They’re sitting together at a high table near a window with the bar’s name painted on it. There is a tree outside with bras strung through the branches. You have to be paying attention to notice them because it is cold and gray and monotonous outside, and the bras are worn and damp and stick to the branches. The sky looks like soft concrete, and heavy snow falls on the damp downtown asphalt.
They laugh at the tree, together. He says, “you ought to throw yours on there, too.”
“I should,” she begins. She pauses, then continues, “oh, but I’m not wearing one.”
“What a shame, Karen.”
The waitress asks if they would like another round. Karen looks at him, and he looks at her. He breathes in deeply and asks, “one more?”
“One more,” she echoes. The snow is falling heavy over the wet downtown outside. It looks like the thick snowflakes that would fall in a torrent over the endless rolling hills that surrounded his home growing up. He would rest his chin on the window sill and watch the snow. First it could cover all of the dried out yellow grass. Then it would rise above the low bushes that lined his family’s yard. Then it would form an unending white field where nothing moved and the ground looked just like the sky.
“Cheers!” She yells, clinking his glass. She laughs at her own joke, and then he laughs at her laughing.
“Cheers, cheers. I’m glad we got to hang out today, Karen.”
“Me too.” She loves the taste of beer. He never drank it before he met her. He was used to drinking liquor with people he barely knew. They watch each other drink, and they watch as his fingers brush up against the fold of her sleeve to reveal her tattoo. It’s a blooming flower.
“I like this.”
“Will you get more?”
“Yes, some day. Maybe when I’m not so poor,” she says. She asks if he has any. He says no. He planned to at one point, but the plans fell through.
“My family would be against the idea,” he says.
“They say I couldn’t be buried in the family cemetery.”
“Well, they’re kidding, mostly. It’s not allowed, but it’s not punishable, either,” he says, nodding. She nods with him. She bites her lip and looks at the wall, at their coats hanging together, at falling snow outside the window. She looks at the waitress who is wiping the bar down for no reason.
“I wish we would have met earlier.”
He can all but feel it. There is an unapproachable moment that, at various points in one’s life, seizes everything. It is hard for anyone to address directly, and it is always fleeting. There, just beside the bar, are roads that cross old earth and stretch out in every direction. Those roads press through the mountains and across the plains. They end beside cold coasts where one can stand and grimace at the sound of waves crashing against wet rock. They end where one can sit beside another underneath a parasol and talk about the confusing pleasure of sand between toes. It could all be so easy, but of course it wasn’t. She sees his eyes bear down on her tan skin. She wants to tell him something, but she doesn’t. He begins to trace her hands again. They are a few beers in. They both feel it all. He avoids the ring on her finger.
His boots are placed neatly by hers near the doorway. Two cups and a fork are in the sink. The curtains are drawn. Snow hangs off the metal of the balcony rail. A pale light from a sky full of clouds and snow presses into the apartment and washes over everything.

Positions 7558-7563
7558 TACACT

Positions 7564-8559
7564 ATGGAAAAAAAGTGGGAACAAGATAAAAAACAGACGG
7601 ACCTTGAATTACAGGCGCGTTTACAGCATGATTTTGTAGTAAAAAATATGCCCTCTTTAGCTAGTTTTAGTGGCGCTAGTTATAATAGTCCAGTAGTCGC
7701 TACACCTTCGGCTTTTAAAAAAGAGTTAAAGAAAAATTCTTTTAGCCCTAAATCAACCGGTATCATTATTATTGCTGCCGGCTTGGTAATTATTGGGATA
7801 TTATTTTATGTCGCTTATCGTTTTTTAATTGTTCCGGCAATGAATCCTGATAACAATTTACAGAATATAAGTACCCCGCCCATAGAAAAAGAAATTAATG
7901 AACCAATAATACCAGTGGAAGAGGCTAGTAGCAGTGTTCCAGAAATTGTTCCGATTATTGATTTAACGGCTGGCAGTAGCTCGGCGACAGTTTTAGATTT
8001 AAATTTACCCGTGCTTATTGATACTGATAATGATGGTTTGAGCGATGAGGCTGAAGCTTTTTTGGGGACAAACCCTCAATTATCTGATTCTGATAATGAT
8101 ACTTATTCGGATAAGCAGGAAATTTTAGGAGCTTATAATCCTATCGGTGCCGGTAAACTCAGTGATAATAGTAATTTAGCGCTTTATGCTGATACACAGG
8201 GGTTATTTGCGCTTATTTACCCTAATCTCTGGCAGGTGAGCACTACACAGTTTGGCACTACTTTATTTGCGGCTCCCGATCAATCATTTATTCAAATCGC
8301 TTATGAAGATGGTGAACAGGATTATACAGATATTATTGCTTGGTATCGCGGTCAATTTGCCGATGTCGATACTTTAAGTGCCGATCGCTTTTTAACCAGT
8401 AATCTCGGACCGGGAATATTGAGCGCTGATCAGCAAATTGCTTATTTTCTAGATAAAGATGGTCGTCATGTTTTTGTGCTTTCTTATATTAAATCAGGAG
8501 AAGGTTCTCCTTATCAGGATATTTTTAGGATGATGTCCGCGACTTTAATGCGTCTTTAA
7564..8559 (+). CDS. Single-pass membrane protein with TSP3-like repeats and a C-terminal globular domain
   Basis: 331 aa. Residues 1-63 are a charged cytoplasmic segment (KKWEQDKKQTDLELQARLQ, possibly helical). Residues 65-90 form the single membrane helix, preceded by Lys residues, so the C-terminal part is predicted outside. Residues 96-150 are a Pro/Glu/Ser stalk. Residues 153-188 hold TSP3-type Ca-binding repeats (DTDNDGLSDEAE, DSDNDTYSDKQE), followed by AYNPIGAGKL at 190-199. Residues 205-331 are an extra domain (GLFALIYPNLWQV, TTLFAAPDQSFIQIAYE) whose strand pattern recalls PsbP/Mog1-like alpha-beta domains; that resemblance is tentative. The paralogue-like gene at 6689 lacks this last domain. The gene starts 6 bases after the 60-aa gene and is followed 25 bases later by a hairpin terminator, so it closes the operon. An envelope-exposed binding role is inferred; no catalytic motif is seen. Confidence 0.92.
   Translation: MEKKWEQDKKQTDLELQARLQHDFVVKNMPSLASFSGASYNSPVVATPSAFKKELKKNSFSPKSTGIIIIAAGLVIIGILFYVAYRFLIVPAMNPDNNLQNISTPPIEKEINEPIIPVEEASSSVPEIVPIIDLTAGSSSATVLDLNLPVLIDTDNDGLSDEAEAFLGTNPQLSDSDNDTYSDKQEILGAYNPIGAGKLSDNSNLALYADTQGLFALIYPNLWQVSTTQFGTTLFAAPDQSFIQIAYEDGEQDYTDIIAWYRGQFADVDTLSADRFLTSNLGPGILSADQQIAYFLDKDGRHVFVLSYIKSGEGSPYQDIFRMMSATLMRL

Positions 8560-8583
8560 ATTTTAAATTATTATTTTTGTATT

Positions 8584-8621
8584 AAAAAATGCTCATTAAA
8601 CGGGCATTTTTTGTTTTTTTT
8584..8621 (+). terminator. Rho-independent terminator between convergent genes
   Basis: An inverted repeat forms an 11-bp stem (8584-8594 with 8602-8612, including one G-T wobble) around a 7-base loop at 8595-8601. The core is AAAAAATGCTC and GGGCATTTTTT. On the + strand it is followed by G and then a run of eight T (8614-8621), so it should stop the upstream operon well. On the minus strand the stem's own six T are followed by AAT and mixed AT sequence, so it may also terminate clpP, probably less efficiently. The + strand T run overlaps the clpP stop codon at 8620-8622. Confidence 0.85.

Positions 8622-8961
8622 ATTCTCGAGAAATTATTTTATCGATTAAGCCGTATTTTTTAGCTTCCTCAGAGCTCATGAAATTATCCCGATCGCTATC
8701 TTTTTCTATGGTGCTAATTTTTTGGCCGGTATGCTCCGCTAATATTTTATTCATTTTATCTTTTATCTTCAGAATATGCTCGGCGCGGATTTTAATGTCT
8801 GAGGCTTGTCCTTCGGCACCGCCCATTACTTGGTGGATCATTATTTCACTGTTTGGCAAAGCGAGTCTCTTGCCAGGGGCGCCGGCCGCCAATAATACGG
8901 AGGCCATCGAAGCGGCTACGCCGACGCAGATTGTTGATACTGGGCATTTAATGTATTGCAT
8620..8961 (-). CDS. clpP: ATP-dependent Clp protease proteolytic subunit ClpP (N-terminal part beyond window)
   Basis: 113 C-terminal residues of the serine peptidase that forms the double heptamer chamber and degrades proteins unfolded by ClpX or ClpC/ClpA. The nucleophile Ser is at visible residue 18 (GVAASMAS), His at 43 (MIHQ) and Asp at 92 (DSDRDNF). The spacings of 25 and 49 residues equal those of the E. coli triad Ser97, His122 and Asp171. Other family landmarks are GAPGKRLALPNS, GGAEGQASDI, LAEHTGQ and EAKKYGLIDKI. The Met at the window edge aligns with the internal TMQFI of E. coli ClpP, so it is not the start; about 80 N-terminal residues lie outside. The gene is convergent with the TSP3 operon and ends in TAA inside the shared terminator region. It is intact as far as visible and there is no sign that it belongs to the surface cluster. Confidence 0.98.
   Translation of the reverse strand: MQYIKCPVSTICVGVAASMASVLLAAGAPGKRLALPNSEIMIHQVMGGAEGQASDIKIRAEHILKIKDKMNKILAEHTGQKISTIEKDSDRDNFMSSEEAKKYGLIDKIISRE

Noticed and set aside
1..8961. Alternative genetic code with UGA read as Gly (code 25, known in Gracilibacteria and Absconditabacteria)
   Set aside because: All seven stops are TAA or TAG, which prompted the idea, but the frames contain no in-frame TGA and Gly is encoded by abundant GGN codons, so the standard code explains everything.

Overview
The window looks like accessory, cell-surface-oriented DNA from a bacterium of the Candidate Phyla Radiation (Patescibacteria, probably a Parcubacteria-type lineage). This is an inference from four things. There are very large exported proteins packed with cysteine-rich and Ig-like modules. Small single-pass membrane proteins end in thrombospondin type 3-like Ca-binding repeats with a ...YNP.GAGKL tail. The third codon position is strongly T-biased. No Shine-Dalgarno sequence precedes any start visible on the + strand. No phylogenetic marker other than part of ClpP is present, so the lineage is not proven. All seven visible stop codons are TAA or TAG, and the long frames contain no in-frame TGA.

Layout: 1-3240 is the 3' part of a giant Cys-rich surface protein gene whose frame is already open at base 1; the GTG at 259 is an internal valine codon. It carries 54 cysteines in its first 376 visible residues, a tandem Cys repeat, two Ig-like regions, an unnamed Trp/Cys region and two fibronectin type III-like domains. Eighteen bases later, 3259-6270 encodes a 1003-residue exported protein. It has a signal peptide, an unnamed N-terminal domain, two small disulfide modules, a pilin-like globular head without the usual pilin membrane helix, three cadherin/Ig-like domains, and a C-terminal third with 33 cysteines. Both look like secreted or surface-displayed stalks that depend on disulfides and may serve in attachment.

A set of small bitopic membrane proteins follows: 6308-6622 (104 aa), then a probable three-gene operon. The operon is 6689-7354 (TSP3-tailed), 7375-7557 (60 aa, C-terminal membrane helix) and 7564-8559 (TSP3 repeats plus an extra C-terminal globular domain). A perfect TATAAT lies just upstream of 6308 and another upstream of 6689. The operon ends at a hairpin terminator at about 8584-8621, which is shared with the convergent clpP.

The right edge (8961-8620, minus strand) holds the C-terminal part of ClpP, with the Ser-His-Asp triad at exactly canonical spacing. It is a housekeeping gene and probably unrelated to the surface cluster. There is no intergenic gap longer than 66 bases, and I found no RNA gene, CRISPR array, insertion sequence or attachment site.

She is sitting on the couch and messing with the remote. She says something about a show. He walks through the hall and sees her. She motions for him. He stumbles onto the couch, conveniently landing against her.
“You’ll love it, I promise,” she says.
“I believe you.”
“Really, you will.”
“Hey, when am I going to hear you play guitar?” He asks.
“This side of never.”
“You’re terrible,” she says. She touches his shoulder and says, “Okay, you have to watch it.”
They sit together. The movie begins with a voice-over that he doesn’t pay much attention to. He makes a joke about something on the screen and she laughs. He feels his heartbeat. For half a second, he wonders about all of the hypotheticals. He could see the green fig tree Plath wrote about. He could see all of the choices. He must have picked the right one, because as he sat here he realized that all the rest of those figs slipped from his mind without so much as a thought in that half-second.
“My hands are cold,” she says.
“I don’t believe it.”
“It’s so true.” She looks at her palms. She asks, “you know what they say about cold hands?”
“It’s definitely not true.”
“I don’t believe it,” he says. He takes her hands and rubs them for a second. He tells her they really are cold, and she laughs and nods. He plays it off and makes a joke about what’s on the movie. He makes another joke, and then he realizes she isn’t paying much attention to the movie. She looks at his hands around hers. He feels his heartbeat—no, he feels hers. It is loud. It is the only thing he hears. She smells like warmth, like comfort. He breathes in as deeply as he can. Nothing happens at first, and then everything happens all at once.
There is a kissed temple. Kissed necks. Petals brush against warm skin. He can taste beer. It is bitter; it is sweet. It is everything he wanted, and none of it feels wrong. He is lost to a sea of white light washing against everything. A soft ringing. There is darkness, closed eyes—opened to see the fuzzy outline of a familiar face. There is the warmth and the dark pressure of parted lips. The weight of a body in the arms of another. Months of intimacy and friendship and love slip away into the forgotten chapter of another story. Everything is happening at once, but time must be flying. There is a distant ringing. The peculiar feel of fingertips on stubble. Warm breath washing over the stomach. A rhythmic knock against the door. The moment is pale. Words are forgotten. Everything is forgotten. Everything is.